Citizen Action Monitor

Australia’s firestorms – Heartbreaking photos dare us to look away and turn back to our safe lives

“‘Distressing’ doesn’t even begin to cover the visceral emotions I feel as massive bushfires scorch through Australia” – Linda Solomon Wood

No 2570 Posted by fw, January 8, 2020

Linda Solomon Wood

“‘Distressing’ doesn’t even begin to cover the visceral emotions I feel as massive bushfires scorch through Australia, spurred on by record-breaking temperatures and severe drought and blisteringly inept political decisions. I can’t help thinking about living in proximity to British Columbia’s wildfires in 2018, the ash on my countertops, the smoke in my lungs, the worry about my children’s health. But the story in Australia has blown up to be much bigger than B.C.’s. An unfathomable half-billion wild animals have been killed by wildfires, including thousands of Australia’s koalas. Firefighters heard koalas screaming from the tops of trees while being burned alive in the woods. Tens of thousands of people have fled their homes. Images like these dare us to look away and turn back to our own safe lives without mourning and grief. It is heartbreaking to read about the death of the Great Barrier Reef or adult animals abandoning their young or thousands of people huddling on a beach waiting to be rescued as behind them, flames burn their homes. Yet we cannot allow ourselves to become overwhelmed. We must demand policies that turn the tide on climate change now.”Linda Solomon Wood

Linda Solomon Wood is Editor-in-Chief, Canada’s National Observer

Below is a repost of an excerpt from an email I received yesterday from Linda Solomon Wood. It was the four heartbreaking photos she included in her message that prompted me to share this with you. I have added another three distressing photos from an article titled The photos that sum up Australia’s horrific, unprecedented bushfire crisis, by Natalie Wolfe, in News Corp Australia, January 6, 2020.

I have moved all seven photos to the beginning of my repost. The excerpted text follows.

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Distressing doesn’t describe it, by Linda Solomon Wood, in an email, January 7, 2020

Distressing doesn’t describe it

I don’t know about you, but as wonderful as it has been to have time with friends and family over the holiday, I couldn’t help thinking a lot about the tragedy in Australia, a tragedy occurring partly because of climate change.

Since the beginning of the 20th century Australia has experienced an increase of nearly 1 °C in average annual temperatures, with warming occurring at twice the rate over the past 50 years than in the previous 50 years, according to Australian scientists Steve Morton, David Lindenmayer, and Stephen Dovers.

“Distressing” doesn’t even begin to cover the visceral emotions I feel as massive bushfires scorch through Australia, spurred on by record-breaking temperatures and severe drought and blisteringly inept political decisions.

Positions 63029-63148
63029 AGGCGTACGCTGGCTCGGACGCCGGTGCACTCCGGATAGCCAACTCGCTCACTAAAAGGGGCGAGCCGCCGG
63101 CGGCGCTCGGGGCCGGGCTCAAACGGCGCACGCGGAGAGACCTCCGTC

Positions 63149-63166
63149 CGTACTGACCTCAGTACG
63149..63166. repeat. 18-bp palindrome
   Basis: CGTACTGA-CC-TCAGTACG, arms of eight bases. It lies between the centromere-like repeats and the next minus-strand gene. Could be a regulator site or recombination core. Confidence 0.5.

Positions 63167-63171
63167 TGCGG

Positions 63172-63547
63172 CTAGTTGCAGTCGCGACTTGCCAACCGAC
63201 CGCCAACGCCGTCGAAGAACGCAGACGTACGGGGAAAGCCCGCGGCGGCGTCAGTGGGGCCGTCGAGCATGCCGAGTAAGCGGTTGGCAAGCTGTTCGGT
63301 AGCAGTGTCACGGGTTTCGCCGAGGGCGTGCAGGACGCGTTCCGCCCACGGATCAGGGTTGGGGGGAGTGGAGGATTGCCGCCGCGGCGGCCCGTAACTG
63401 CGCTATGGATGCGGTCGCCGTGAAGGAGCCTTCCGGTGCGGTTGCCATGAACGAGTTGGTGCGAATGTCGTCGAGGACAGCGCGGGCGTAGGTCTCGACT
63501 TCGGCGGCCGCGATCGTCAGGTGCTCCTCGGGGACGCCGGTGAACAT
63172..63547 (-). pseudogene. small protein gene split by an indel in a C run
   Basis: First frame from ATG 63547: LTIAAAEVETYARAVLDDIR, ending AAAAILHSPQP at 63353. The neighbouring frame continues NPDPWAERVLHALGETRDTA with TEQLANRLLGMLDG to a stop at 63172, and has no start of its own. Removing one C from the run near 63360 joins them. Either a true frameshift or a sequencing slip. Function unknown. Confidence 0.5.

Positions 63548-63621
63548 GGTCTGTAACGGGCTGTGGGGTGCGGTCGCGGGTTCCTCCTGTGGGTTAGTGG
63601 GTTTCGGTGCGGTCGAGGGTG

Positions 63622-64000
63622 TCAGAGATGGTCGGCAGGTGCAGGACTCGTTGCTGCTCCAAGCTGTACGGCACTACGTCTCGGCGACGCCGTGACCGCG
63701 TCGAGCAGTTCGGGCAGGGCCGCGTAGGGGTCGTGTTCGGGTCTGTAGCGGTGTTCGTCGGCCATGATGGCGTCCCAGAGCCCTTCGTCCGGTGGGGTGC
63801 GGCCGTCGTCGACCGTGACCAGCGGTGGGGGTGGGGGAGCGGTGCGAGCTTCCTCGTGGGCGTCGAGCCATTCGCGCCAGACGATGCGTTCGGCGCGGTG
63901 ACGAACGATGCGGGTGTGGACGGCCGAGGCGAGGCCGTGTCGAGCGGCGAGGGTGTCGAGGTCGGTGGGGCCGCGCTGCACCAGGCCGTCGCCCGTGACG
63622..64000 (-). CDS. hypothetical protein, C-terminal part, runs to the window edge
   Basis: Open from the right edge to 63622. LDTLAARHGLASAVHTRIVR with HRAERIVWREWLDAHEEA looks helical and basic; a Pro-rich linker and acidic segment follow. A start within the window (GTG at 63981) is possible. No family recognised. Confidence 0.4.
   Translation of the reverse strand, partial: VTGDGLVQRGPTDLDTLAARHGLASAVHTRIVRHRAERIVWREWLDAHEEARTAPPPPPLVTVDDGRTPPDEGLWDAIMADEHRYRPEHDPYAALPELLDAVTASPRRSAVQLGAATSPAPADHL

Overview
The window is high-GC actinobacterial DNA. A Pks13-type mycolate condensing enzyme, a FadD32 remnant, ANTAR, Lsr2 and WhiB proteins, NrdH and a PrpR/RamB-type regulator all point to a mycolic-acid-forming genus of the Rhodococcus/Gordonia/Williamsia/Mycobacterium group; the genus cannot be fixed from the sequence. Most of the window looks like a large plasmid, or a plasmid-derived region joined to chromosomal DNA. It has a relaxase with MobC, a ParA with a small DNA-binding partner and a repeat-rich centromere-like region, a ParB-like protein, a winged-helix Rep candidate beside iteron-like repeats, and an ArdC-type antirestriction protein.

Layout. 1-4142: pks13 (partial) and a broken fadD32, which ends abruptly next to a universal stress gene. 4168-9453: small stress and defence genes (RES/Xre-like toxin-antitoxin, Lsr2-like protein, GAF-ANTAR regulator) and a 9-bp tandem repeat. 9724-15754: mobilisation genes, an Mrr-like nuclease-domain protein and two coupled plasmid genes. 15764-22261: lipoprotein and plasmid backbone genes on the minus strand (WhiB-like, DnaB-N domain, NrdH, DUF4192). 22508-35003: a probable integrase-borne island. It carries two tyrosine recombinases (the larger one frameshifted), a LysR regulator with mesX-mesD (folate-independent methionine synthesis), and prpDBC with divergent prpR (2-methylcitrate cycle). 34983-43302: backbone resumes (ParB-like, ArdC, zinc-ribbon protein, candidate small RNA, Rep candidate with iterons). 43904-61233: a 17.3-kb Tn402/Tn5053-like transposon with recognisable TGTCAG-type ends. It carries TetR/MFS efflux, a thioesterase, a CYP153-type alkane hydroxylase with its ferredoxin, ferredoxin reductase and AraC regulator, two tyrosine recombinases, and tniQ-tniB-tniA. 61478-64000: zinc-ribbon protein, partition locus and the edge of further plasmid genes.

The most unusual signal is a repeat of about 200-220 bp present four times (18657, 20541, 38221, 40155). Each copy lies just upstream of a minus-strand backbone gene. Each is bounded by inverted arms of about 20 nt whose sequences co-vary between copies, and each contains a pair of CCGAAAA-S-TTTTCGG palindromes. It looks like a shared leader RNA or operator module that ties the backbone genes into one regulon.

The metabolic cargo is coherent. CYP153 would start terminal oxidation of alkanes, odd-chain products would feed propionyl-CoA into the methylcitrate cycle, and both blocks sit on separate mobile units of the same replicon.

I can’t help thinking about living in proximity to British Columbia’s wildfires in 2018, the ash on my countertops, the smoke in my lungs, the worry about my children’s health.

As Umair Irfan writes on Vox:

“Australia is also deep in the throes….of the accelerating climate crisis, facing not just extreme heat but changes in rainfall patterns. These shifts in turn stand to worsen other problems like drought and wildfires. At the same time, the Australian government is struggling to limit its own contributions to climate change while appeasing its major greenhouse gas emitters, including its powerful coal mining industry.’

But the story in Australia has blown up to be much bigger than B.C.’s.

An unfathomable half-billion wild animals have been killed by wildfires, including thousands of Australia’s koalas.

Firefighters heard koalas screaming from the tops of trees while being burned alive in the woods.

Tens of thousands of people have fled their homes. 

Images like these dare us to look away and turn back to our own safe lives without mourning and grief.

It is heartbreaking to read about the death of the Great Barrier Reef or adult animals abandoning their young or thousands of people huddling on a beach waiting to be rescued as behind them, flames burn their homes.  

Yet we cannot allow ourselves to become overwhelmed. We must demand policies that turn the tide on climate change now.

Tone-deaf 

People displaced by the fire along Australia’s south coast shouted at Prime Minister Scott Morrison, asking how he could stand by as citizens were dying on his watch.

What’s beyond distressing is that Morrison — who famously brought a lump of coal into Parliament to mock climate advocates — won the election last year with the backing of Rupert Murdoch’s news media empire, and even now continues to deny any link between emissions and the now-yearly wildfire disasters.

And this latest fire shows no sign of slowing down.

That’s what we mean by blisteringly inept. And this moniker isn’t limited to Australia’s politicians. Internationally, there is fragmentation and a lack of collective will to act.

This fragmentation is frightening as we watch Australia burn and recall the wildfires in our own backyards.

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